I continue working on my Small Flying Bird project it is ongoing. I will be taking pictures of them for a long time, I have chosen it as a niche. I find it as much of a challenge as Landscapes but not quite as difficult as Portraits. I just simply don’t take portraits, I don’t feel as if I do the subject justice they always seem to be more attractive outside of my photographs. There is a real art to Portraits complicated by the aware, talking subject.
Landscapes are a challenge I enjoy although my learning curve is still fairly steep; it’s mostly composition needing all of my artists eye. Over editing is an issue as well, the Robin in the above photograph had been over edited by me. Luckily there is always one last chance to correct the image just before posting it. That has saved me more than once as my goal is to post only 5 star pictures. I took over 100 pictures to get this picture and 5 others.
On the day this image was taken the wind was at 25 mph keeping at least the Robins close to the ground. This bird and one other were flying through the gap in the bushes behind the Robin. But they remained low making it easier to fly through the weeds. They are fast birds, not capable of slowing down they are equal to the Scrub Jays orneriness. This is a good picture of how dry it is.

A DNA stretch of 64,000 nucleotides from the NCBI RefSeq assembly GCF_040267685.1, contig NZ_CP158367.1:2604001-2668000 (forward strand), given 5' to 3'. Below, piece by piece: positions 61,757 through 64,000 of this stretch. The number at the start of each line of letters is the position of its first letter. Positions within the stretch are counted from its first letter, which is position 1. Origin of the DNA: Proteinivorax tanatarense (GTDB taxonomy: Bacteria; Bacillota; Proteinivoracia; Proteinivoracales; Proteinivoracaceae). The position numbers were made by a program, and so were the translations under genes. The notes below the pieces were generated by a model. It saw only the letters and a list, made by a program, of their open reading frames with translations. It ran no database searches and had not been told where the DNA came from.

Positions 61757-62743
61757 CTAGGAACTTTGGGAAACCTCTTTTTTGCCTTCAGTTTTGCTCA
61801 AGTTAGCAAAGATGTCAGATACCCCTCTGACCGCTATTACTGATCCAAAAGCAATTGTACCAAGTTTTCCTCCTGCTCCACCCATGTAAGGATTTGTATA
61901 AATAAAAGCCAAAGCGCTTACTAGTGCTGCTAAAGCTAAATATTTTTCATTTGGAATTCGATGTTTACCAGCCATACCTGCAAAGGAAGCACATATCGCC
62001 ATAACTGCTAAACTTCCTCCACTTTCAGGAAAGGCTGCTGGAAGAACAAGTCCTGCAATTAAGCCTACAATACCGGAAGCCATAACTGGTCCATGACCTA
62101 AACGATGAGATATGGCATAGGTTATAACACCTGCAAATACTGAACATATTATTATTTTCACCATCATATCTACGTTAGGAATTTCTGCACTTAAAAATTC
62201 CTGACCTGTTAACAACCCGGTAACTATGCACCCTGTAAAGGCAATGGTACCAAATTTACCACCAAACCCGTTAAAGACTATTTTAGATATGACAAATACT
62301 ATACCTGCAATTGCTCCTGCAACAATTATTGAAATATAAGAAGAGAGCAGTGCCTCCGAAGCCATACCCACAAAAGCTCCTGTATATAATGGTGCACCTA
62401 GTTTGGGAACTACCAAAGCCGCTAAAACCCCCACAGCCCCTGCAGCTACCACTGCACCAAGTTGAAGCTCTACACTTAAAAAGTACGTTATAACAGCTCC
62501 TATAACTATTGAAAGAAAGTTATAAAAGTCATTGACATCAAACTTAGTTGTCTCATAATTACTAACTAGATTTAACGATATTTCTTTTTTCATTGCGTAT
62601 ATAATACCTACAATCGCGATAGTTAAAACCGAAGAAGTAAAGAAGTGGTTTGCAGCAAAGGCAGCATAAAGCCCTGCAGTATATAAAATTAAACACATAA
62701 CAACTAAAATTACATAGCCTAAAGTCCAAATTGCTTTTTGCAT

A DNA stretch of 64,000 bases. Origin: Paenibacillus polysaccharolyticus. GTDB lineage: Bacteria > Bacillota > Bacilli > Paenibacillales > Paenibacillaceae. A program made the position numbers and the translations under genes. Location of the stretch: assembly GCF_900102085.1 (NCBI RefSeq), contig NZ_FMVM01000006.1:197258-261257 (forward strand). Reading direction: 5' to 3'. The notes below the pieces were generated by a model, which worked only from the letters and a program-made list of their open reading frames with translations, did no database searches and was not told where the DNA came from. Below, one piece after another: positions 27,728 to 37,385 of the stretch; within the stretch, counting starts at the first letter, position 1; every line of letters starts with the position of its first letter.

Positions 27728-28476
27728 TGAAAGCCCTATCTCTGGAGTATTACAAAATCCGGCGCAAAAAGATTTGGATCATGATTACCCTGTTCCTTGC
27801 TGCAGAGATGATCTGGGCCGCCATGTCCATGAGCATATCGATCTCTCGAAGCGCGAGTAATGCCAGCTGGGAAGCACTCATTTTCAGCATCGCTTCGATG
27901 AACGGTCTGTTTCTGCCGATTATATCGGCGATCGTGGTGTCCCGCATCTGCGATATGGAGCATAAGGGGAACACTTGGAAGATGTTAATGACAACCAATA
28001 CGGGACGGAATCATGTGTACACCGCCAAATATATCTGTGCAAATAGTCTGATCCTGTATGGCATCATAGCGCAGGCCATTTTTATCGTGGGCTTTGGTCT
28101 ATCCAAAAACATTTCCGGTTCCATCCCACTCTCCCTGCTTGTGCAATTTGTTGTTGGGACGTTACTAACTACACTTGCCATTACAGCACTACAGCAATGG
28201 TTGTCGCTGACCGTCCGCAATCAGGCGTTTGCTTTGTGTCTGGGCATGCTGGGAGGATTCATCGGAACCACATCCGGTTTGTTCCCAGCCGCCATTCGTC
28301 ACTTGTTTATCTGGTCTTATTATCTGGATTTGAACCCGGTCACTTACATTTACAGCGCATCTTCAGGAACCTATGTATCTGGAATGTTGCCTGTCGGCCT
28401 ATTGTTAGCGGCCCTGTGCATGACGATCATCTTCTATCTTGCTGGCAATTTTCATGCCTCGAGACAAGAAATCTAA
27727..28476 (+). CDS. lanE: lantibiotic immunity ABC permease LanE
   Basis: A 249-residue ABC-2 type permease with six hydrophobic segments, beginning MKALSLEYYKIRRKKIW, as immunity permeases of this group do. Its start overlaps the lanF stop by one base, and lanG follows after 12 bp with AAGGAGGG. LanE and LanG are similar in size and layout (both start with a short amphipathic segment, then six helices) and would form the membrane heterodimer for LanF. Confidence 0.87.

We see it again in the picture above, three good pictures of a small bird in flight in one sitting is good. I actually ended with about 7 keepers, two of which I deleted this morning. They were just too soft with no detail. This image has shown real movement, I want to lean with the Robin as he navigates the narrow opening.
I was fortunate to be able to capture a few photographs of Sparrows, they are fast and elusive in the wind. The shadows were sharp during this photography session due to the excessively bright Sun, but it brought out some good detail. Immediately when the Sun gets just above the horizon the sky is filled with the unfiltered bright California Sun.
The Sparrows are fast for sure but they have a tendency to fly straighter than Starlings and Flycatchers. At times a flock will fly overhead which makes me attempt to take the scatter gun approach randomly taking pictures of the group. It’s not a good technique and it never works out for me perhaps because there are so many birds the camera cannot focus on one.
By using that technique I would take shotgun photographs of Red Wing Blackbird flocks with no success. It’s one of my goals capturing a detailed image of one, I have taken several that were close. However not in the “very close” range, they were all filled with photographic issues.
I’m in the house again after a short period of being able to go out and about without too much worry. Now however our County is at the beginning of another Covid surge, I have to quarantine again. Masks are mandatory again, a daughter and her entire family now have tested positive for C-19. The husband doesn’t believe in vaccinations so no one had them, now the entire family of 7 is compromised. The truly worst of it is our 1 year old Grand-son, man am I worried.
Jacques Lebec Natural Self Reliance